How to fix Jeep: what is the future for the firm in Europe?

How to fix Jeep

British-born Manley has been Jeep’s CEO since 2009

It’s two and a half times the size of Land Rover but tiny in Europe. As SUVs get ever more popular, what future for Jeep? We ask pundits and its CEO

Every Easter, thousands of Jeep enthusiasts converge on Moab, Utah, to thread their cars across, through and over challenging off-road desert trails.

Still organised – as it originally was in 1967 – as an enthusiast event, the Easter Jeep Safari (EJS) has nevertheless become such a significant gathering that Jeep showcases new design ideas and this year revealed seven EJS concepts, five based on the new ‘JL’ Wrangler, the range icon launched last year.

Jeep won’t commit to production of any of the concepts, but they provide a creative entrée into a busy year for the brand, which will winch up another level on 1 June when Jeep’s owner, Fiat Chrysler Automobiles (FCA), announces its next five-year business plan out to 2023.

Jeep and its CEO, Michael Manley, are on a roll right now. Manley, born in Edenbridge, Kent, joined DaimlerChrysler in 2000 as dealer development head and, 18 years on, he runs the two jewels in FCA’s crown – Jeep and RAM – making him one of the most senior Brits in the global car industry.

Manley took the reins at Jeep in 2009, when sales were nudging 400,000 units, and he has shepherded it through an unprecedented period of growth. Last year, sales were 1.41 million units, more than three times 2009 levels, and today one in three of all cars sold by FCA wears a Jeep badge.

As a result, Jeep has five models in the top six of FCA’s bestsellers – each model selling more than 200,000 units. And the RAM pick-up – also Manley’s responsibility – is number one.

But last year, Jeep’s growth stalled and sales dropped by 100,000 units, a decline attributed to fewer US fleet rental sales. Then at the Geneva motor show this March, FCA boss Sergio Marchionne dropped the ‘L-Bomb’, describing European sales as “lousy”.

Manley – who, it is reasonable to assume, is used to such outbursts from FCA’s capo dei capi – remains unruffled by his boss’s candour. “The main number we recognise is 1.9m for this year. That was the global number we put in the 2018 business plan five years ago. That, from a global point of view, is the number that we are really, really focused on,” he says.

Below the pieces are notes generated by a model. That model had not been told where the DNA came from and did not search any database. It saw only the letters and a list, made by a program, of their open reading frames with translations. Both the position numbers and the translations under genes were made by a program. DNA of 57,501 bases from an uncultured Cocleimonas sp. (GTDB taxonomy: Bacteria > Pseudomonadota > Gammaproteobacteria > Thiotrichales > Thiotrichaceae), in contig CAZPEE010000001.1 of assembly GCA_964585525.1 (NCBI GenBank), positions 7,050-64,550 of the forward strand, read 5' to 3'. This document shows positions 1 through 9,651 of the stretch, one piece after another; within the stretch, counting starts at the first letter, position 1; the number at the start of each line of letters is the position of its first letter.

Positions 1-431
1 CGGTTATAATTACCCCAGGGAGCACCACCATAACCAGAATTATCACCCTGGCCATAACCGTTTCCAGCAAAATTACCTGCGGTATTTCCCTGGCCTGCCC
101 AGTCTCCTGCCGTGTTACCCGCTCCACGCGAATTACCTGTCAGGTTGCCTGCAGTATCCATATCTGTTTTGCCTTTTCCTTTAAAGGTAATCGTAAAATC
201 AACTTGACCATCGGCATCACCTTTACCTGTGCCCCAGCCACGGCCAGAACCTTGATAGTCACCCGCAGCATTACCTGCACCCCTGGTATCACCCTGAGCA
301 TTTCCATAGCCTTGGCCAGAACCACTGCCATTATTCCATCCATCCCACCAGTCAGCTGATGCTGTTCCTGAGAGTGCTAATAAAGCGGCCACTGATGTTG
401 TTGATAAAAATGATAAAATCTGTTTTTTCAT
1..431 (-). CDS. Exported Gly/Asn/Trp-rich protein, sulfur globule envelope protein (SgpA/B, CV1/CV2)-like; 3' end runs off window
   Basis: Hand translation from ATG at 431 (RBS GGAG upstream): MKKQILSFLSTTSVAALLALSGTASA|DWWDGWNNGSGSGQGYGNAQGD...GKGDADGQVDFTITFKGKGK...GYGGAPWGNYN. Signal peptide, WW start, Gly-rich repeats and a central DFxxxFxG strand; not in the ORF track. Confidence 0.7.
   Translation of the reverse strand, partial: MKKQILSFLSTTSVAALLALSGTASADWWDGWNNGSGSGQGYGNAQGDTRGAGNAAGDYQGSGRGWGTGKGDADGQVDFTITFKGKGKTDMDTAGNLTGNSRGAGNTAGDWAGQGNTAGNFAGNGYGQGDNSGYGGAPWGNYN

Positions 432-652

Jeep has a hugely busy couple of years ahead of it, not only because of a daunting 500,000 extra sales required in 2018. Five new models are on their way in the next three years, and Jeep will replace its premium flagship, the Grand Cherokee, in 2020.

New models will drive Jeep’s growth and the new Compass, just on sale in the UK, is its most important launch since the Renegade arrived four years ago. The Compass takes Jeep into the heart of the fast-growing global C-segment of SUVs against the Ford Kuga and Nissan Qashqai and forecasts from industry analysts IHS Markit suggest the Compass might hit 400,000 sales by the year’s end, making it easily Jeep’s bestseller.

“In Europe, we’ve never had a really competitive SUV in the volume C-segment. Renegade has already really made big strides for us in the B-segment. And now Compass is building on Renegade,” says Manley.

Later this year, the new Wrangler will arrive in the UK backed up by a greater supply of cars, which up to now has been limited by production bottlenecks in the US.

“We will increase annual Wrangler production,” says Manley, “with more available for all markets – not just the UK, because we have many, many thousands of excess orders, even in the US. But we still haven’t broken the constraint, by the look of forward orders.”

New for the Wrangler – and confirmed for Europe – will be a crew-cab pick-up variant.

“There are two very distinct UK pick-up markets – one focused on low-cost utility. But there’s a part of the market that’s moved into lifestyle and that will be where the Jeep pick-up plays,” says Manley. He also raises the prospect of a range-topping Wrangler pick-up version: “In our range, we have traditionally had a ‘profile’ vehicle that’s raised the vehicle from its standard condition and added additional off-road ability that acts as a halo model. The pick-up truck will have one.”

Like every car maker in Europe, Jeep is facing up to the challenge of diesel’s sales slide, and new hybrid models are on the way. The Wrangler, for example, will feature a 2.0-litre petrol with 48V mild hybrid.

“The investment that’s required to stay compliant in diesel in Europe is substantial, so the cost gap between that and some form of hybridisation is closing,” says Manley. “More and more degrees of hybridisation between 48V mild hybrid and plug-in will give a viable alternative to diesel.”